Art Webb, the president of travel marketing company BFC Agency, says that “it’s not enough to vacation to Europe and check off that you’ve been to Paris and Rome and Milan. Instead, we’re seeing people in their 20s and 30s being hugely interested in going to remote places, exploring far and distant corners of the earth that are difficult to get to, but that’s part of the experience.” Molly Fergus, a Chicago-born writer and editor, currently managing the Travel section of About.com— a search site with over 32 million in monthly traffic— states that “there’s a real desire for authenticity among our readers.” Noting the popularity of niche articles such as “What is the Difference between Creole and Cajun?” posted during Jazz Fest in New Orleans, she finds “it speaks to traveler’s desires to understand the places they’re going and not just visit on the surface level.” The travel industry is moving beyond classic top-ten lists and must-see breakdowns, Fergus says, as readers begin demanding “real connections with the communities they’re visiting and investing in.”
Being of Service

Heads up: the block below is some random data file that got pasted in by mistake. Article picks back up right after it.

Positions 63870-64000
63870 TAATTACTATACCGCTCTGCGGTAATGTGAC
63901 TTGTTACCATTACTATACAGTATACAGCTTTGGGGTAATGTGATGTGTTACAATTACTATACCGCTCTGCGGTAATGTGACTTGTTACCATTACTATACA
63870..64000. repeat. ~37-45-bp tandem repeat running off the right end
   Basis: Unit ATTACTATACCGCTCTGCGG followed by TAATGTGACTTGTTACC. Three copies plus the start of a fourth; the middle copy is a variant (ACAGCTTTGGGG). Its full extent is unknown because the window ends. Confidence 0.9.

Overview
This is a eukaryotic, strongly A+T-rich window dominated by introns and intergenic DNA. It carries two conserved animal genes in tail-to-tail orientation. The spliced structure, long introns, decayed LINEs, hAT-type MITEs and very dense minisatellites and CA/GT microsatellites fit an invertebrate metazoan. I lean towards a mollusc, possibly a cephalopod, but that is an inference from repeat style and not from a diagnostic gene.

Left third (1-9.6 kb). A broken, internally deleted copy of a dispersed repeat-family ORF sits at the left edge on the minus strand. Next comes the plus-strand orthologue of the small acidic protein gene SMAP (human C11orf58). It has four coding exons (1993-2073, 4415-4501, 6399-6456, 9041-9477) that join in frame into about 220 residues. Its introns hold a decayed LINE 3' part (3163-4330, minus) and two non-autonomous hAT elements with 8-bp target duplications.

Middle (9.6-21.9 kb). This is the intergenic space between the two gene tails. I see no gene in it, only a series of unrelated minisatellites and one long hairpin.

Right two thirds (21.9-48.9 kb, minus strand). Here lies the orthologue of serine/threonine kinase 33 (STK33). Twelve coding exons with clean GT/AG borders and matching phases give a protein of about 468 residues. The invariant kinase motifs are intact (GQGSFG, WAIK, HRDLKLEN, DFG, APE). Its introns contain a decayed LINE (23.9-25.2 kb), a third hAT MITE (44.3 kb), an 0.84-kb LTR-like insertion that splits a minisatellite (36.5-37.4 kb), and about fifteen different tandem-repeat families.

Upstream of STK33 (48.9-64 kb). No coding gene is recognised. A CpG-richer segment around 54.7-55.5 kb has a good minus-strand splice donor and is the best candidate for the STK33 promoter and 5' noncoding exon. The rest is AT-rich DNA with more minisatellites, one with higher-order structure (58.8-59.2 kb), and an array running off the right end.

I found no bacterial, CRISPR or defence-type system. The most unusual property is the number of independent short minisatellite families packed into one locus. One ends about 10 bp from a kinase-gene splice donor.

As millennials continue to expand their social circles across the globe, there is also a growing trend to seek out events, organizations and gatherings across the globe where they can stay in touch and also connect with new like-minded members of their community. These gatherings range from Burning Man and its ever growing network of regional Burns, such as AfrikaBurn in the Northern Cape of South Africa to PEX in Maryland, DayBreaker, Summit Series to the jungles of Panama for Kalu Yala. The guiding principles behind these events include the pillars of this new generation: radical inclusion, radical self-reliance, radical self-expression, selfless gifting, communal effort, civic responsibility, decommodification, leaving no trace, participation, and immediacy. These values reflect the millennial movement not only wanting to be of service to their “tribe” but also improve the world on large, while they travel. About.com saw a spike in the search term “Sustainable Travel” and concepts like it. Many, such as David Scowsill, President and CEO of World Travel and Tourism Council (WTTC), believe that this boom of travel can be “a force for good, promoting self-respect, self-confidence, and self-sufficiency for both the travelers and the locals.” Michaela Guzy, founder and chief content creator of OhThePeopleYouMeet (OTPYM)— a content site for travelers, foodies and philanthropists seeking authentic local connection— and the “Expert” on sustainable travel for About.com, points out in OTPYM Michaela’s Map: Transformative Travel in Panama, “these travelers are looking for more than just off-the-grid tourism experiences…, rather it is about being immersed in a community and coming alive.”